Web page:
Some countries in ESA still felt a little irritated by the way NASA had handled international cooperation on the space shuttle. As Logsdon tellsIn Orbit Together: The Origins of International Participation in the Space StationSome members of the European space community called the space shuttle cooperation with the United States a "stupid" mistake, as it undermines Europe's ability to independently develop its own comparable technologies.
NASA was well aware of this remaining dissatisfaction, and the agency's leadership was determined to do things differently with the space station. This time they have involved their international partners - Europe, Japan and Canada - from the earliest stages of planning. Although NASA would continue to lead the space station program, its partners would influence development from the start to ensure that the station met everyone's needs and capabilities.
The problem of technology transfer—and the question of military payload—would be solved by the design of the station itself. Because the station was modular, it meant that each country could build its part of the station and limit the amount of data it shared with partners. The interfaces between the modules would be "clean", meaning they would not contain any sensitive components.
In short, international politics ultimately influenced the design of the space station on a technical level.
In 1987, the space station had a name -Freedom— and the United States formally signed agreements with Europe, Japan and Canada to develop the encircling outpost a year later. But the agreement turned out to be too early. Ever since Reagan announced the space station in 1984, NASA has struggled to agree on a design that was both practical and affordable.
The space station plans underwent major redesigns seven times between 1984 and 1993. The first components of the station were due to fly into space that year, but by then NASA had already spent $9 billion designing a station that it hadn't even started building yet. Congress had had enough of what many of its members saw as an extravagant and wasteful project. That same year, the entire space station program was defeated by a single vote in the US House of Representatives. Something obviously had to change.
A few months after the fateful vote, the Clinton administration scrapped plans for a space stationFreedom. Instead, NASA would build an "international space station." Above all, this was a way for the US to keep its space station without breaking the bank. But it was also influenced by an invitation to cooperate from an unusual new partner: Russia. "A faxed letter from the two heads of Russia's space program came more or less out of the blue proposing a merger of the RussianMir-2and space stationFreedomLogsdon says. "And after a few months of debate, the White House concludes that it is a good idea to invite Russia to join this station."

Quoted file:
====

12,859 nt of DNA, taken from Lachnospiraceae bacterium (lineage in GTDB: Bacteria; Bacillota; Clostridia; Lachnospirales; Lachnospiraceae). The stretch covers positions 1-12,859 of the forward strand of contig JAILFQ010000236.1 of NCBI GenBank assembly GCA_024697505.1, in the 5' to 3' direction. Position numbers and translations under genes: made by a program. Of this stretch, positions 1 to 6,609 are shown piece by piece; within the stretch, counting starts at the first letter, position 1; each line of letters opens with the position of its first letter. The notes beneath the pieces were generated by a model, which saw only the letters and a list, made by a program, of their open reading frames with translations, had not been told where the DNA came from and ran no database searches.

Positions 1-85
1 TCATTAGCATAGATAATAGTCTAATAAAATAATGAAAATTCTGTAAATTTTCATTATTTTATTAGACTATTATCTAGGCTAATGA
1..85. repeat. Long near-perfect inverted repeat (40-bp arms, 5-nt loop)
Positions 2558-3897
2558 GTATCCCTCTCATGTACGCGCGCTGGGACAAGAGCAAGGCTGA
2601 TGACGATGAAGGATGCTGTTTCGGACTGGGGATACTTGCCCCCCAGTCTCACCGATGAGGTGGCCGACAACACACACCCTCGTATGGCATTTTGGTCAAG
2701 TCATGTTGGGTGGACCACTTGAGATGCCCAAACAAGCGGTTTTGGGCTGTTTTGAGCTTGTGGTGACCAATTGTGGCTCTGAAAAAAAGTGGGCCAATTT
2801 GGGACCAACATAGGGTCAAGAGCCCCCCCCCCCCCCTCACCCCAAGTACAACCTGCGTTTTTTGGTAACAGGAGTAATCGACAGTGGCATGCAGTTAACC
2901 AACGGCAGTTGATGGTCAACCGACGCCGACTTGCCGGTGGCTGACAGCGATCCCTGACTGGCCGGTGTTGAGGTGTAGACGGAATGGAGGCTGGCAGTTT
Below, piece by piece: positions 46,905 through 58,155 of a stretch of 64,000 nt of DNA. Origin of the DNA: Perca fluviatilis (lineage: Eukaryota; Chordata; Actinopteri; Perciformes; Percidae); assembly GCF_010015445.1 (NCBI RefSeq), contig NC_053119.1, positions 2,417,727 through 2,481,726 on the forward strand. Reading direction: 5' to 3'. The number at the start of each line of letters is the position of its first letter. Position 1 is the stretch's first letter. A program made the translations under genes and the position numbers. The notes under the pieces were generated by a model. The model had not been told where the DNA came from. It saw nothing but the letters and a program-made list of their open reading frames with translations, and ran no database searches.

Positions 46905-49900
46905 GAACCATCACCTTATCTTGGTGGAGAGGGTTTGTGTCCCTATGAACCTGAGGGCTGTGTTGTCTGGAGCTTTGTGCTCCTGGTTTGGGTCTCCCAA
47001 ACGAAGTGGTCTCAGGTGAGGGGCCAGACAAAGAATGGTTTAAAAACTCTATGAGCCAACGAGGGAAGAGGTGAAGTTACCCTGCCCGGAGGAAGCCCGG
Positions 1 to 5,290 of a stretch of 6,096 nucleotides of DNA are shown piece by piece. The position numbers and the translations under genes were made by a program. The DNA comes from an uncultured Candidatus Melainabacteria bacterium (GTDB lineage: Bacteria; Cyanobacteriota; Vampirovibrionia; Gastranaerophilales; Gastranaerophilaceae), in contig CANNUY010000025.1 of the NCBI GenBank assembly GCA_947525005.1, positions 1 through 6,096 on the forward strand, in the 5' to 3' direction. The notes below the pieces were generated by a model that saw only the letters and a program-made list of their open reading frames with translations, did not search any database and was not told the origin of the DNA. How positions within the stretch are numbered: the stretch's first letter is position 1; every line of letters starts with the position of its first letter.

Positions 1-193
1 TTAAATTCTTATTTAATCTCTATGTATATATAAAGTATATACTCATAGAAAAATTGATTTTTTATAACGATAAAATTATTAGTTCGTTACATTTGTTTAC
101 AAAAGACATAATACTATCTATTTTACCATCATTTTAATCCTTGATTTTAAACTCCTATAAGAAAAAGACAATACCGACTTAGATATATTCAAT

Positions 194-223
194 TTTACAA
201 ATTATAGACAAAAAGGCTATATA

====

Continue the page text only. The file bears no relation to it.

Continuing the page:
Space had already proven to be an effective diplomatic tool in US-Soviet relations. the infamous"handshake in the roomThe 1975 conflict between NASA astronauts and Russian cosmonauts is widely regarded as the beginning of the end of the Cold War. Although the threat of Soviet dominance in space was cited as one of the Reagan administration's justifications for the space stationFreedomAt the time the Clinton administration announced the International Space Station, relations between the United States and Russia had been thawing for years. The Soviet Union dissolved in 1991, and when Russia proposed merging space stations, the United States saw an opportunity to set the post-Cold War world on the right track.
In 1993, the United States and Russia held the first of a series of high-level meetings to discuss cooperation on the International Space Station. As a stepping stone to the space station, the United States and Russia conducted a series of joint shuttle missionsMir. Das Shuttle-MirThe program ended in 1998, and the same year the 15 partner nations of the International Space Station formally agreed to a memorandum outlining their contributions and responsibilities to the ISS. Although NASA would continue to lead the development of the station, Russia would be the de facto surrogate. It would provide a habitation module, a laboratory module, some Soyuz rescue boats to rescue the station's crew in case of an emergency, and a propulsion module to keep the station in a stable orbit.
The first part of the space station, a Russian cargo module, was launched a few months later on a Russian proton rocket. Almost exactly two years later, the new International Space Station would receive its first residents - two Russian cosmonauts and an American astronaut. Since then, it has hosted a rotating cast of people from all over the world.
The ISS was officially completed in 2011. Often portrayed as a model of international cooperation and harmony, it has yet to completely shed the political baggage that produced it. In a way, the ISS consists of two different space stations: one Russian and the other American. Almost everything you hear and see about the space station comes from the American side of the station, which includes the European and Japanese modules. it is relativeIt's rare to get a look behind the sceneson the Russian side.
This is an artifact of technology transfer concerns and makes the ISS seem more like a truce than a partnership. Astronauts and cosmonauts may (so far) fly to the station on the same rockets and dine together at the same table, but as far as the countries themselves are concerned, this friendship has well-defined limits. Indeed, the very existence of the ISS depended on these limits of cooperation being made clear to all countries involved. And despite the soft gap, neither space station could exist without the other. "The reality is that the system we have has become interdependent," says Logsdon.
The ISS will likely go down in history as the first – and last – space station of its kind. A global resurgence of nationalism combined with the commercialization of low Earth orbit almost guarantees that future space stations will look more like landscaped gardens than international commons. China is developing its own space station, and several American companies have already begun supplying the hardware for the first private space stations in orbit. But the ISS will always serve as a reminder that international cooperation in space benefits the entire speciesIspossible, however improbable it may sometimes seem from the ground.